The adults' version of the 'Have your say' factsheet is available by clicking the highlighted link.
The children and young people's version of the 'Have your say' leaflet is available by clicking the highlighted link.
Information about advocacy services is given within the 'Have your say' factsheet and 'Have your say' leaflets. Advocacy support is available for children wishing to make a complaint - please see Advocacy for Children and Young People Making a Complaint Procedure.
5. Guidance for CS Staff regarding the Complaints Procedure
CS recognises that front-line staff and their managers should have regular training to include:
- How to handle initial problems;
- Giving full and clear explanations of the procedures used;
- Avoiding jargon;
- Identifying complaints;
- When and how to acknowledge complaints;
- Apologising promptly and if appropriate to explain in a sympathetic manner why a particular service cannot be offered.
5.2 Complaints and YOU
- You need to feel that you will be treated fairly if you are complained about. The following guidance has been prepared to acknowledge the difficulties of such a situation and to assist you through the process;
- Being the subject of a complaint may be an unpleasant experience. Anxiety, loss of confidence, self-doubt, indignation and anger are feelings commonly experienced when people are criticised;
- If you are interviewed as part of a complaint investigation be clear about what you did and why. Staff should be honest and open in exploring issues in detail and confident in explaining the reasons for decisions made in the course of interventions. Staff should be prepared to engage in the challenge that a complaint may be and be able and clear to explain why service was provided;
- Please bear in mind that the Guidance to the 2006 Complaints Regulations says the following The complaints procedure should be a useful tool for indicating where services may need improving. It is a positive aid to influence service improvements, not a negative process to apportion blame.
6. Storage of Complaints Information
Members of staff may see the LCS Casenote - Complaint which informs them of the complaints documents that are stored on Livelink, and if they are directly involved in the complaint should be informed of it. However, the Complaints Folder in Livelink is only accessible to the Complaints Team, as it would not be appropriate for these letters to be viewed by all.
- Contact details for the Complaints Team: email@example.com.
6.1 Process for Recording the Complaint
The Complaints Team will upload any complaint letter received onto Livelink in the Complaints Folder and complete an LCS Casenote - Complaint. The case note is copied to the Social Worker, Team Manager, Service Manager and any other relevant member of staff. The Team Manager of the relevant team will respond to the complaint and send a copy of it to the Complaints Team.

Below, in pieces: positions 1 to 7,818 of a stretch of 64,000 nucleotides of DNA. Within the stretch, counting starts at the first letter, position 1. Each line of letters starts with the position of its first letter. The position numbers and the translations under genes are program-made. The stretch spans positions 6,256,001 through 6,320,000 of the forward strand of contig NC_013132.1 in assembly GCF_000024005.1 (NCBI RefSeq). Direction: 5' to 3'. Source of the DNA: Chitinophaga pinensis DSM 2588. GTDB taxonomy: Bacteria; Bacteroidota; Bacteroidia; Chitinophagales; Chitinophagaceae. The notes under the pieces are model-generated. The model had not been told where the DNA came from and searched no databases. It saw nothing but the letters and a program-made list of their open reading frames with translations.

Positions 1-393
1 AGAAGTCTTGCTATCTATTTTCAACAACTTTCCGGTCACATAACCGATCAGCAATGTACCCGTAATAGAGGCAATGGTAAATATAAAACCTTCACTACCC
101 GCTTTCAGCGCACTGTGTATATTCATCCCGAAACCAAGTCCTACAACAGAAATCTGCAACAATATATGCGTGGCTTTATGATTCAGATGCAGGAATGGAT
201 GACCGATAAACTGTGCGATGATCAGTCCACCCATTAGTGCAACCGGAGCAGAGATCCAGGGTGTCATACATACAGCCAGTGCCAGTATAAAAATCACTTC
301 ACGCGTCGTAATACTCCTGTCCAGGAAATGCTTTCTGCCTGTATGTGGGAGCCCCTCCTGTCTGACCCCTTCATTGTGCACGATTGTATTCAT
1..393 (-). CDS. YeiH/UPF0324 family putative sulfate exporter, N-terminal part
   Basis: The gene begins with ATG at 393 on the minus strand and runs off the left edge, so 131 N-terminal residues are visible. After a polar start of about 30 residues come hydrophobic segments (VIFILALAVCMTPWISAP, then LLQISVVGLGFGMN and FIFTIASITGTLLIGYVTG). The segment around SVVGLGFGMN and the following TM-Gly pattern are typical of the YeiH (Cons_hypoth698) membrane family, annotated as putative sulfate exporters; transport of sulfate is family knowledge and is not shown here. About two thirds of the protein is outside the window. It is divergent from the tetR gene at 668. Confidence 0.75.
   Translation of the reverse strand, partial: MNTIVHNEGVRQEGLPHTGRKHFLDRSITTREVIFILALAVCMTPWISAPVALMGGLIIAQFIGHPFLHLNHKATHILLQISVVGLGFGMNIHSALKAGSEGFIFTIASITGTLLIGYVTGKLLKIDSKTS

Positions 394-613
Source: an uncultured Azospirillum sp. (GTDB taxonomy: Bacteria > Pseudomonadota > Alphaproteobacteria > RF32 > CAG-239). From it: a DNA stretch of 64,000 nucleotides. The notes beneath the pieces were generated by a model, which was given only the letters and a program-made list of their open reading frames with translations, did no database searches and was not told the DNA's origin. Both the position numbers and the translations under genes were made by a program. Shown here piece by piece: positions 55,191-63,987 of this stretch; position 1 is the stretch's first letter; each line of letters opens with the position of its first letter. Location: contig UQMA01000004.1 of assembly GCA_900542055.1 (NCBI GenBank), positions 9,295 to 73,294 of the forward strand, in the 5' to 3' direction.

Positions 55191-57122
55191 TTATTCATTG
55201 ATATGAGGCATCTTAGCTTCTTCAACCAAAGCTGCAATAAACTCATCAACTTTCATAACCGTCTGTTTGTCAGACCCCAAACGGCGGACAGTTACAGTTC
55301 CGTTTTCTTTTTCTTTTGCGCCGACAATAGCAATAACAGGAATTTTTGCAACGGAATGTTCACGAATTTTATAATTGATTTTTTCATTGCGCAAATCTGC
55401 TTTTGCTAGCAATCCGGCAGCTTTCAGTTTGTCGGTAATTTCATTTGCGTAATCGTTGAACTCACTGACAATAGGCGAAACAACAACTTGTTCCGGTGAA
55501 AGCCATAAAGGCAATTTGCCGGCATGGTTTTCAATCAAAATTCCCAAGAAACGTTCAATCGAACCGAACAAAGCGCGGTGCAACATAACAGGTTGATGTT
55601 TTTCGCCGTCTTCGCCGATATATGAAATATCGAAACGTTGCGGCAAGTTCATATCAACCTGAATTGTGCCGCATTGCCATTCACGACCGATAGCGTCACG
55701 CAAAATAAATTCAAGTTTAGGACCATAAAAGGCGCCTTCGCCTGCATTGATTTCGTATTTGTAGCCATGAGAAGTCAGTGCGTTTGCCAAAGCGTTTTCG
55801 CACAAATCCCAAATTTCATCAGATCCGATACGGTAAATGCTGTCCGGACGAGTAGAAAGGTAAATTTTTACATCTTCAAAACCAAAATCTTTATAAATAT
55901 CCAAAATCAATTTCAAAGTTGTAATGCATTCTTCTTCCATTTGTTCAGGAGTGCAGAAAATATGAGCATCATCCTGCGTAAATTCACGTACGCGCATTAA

The Complaints Team will upload it onto Livelink and complete an LCS Casenote, informing the Social Worker, Team Manager, Service Manager and any other relevant member of staff that the response has been sent, e.g. "A complaint response/complaint has been uploaded to Livelink in the Complaints Folder, on date. Access to this response can be gained via Children Services' Complaints Team."
The same process will be undertaken for other stages of the Complaints Process i.e. other correspondence relating to the complaint, requests for consideration of the complaint at Stage 2 or Stage 3, Stage 2 Report and Recommendations and Panel Recommendations, Adjudicating Letters.
6.2 Process for Staff to Access Complaints Information
If a member of staff needs to see a copy of either the complaint, or the response, a request will be made by the relevant Team Manager to the Complaints Team regarding Stage 1 letters and responses. The Complaints Team will usually provide copies to the Team Manager, to discuss with the member of staff as appropriate.
If the complaint has been considered at Stage 2 or 3 of the process, the Service Manager should request copies of relevant papers and the Complaints Team will usually provide copies to him or her. The Service Manager will consider how the content should appropriately shared with the Team Manager and, or member of staff.
7. Stage 1 of the Children's Complaints Procedure
Good Practice in Responding to Complainants at Stage 1 (for managers):
- It is important that the complaints procedure is promoted by staff;
- Be aware of the timescale available (10 working days to respond for most complaints and 20 working days for the most complex complaints);
- Work closely with the advocate where appropriate;
- Keep the complainant/advocate informed of progress and, if necessary, request an extension, before the deadline is up, to complete a response. Say why you need the extension;
- Make the Complaints Team aware of complaints you are dealing with that you have received directly;
- Consider the setting/location meetings are conducted in - some places may be intimidating or distressing for children and young people in particular;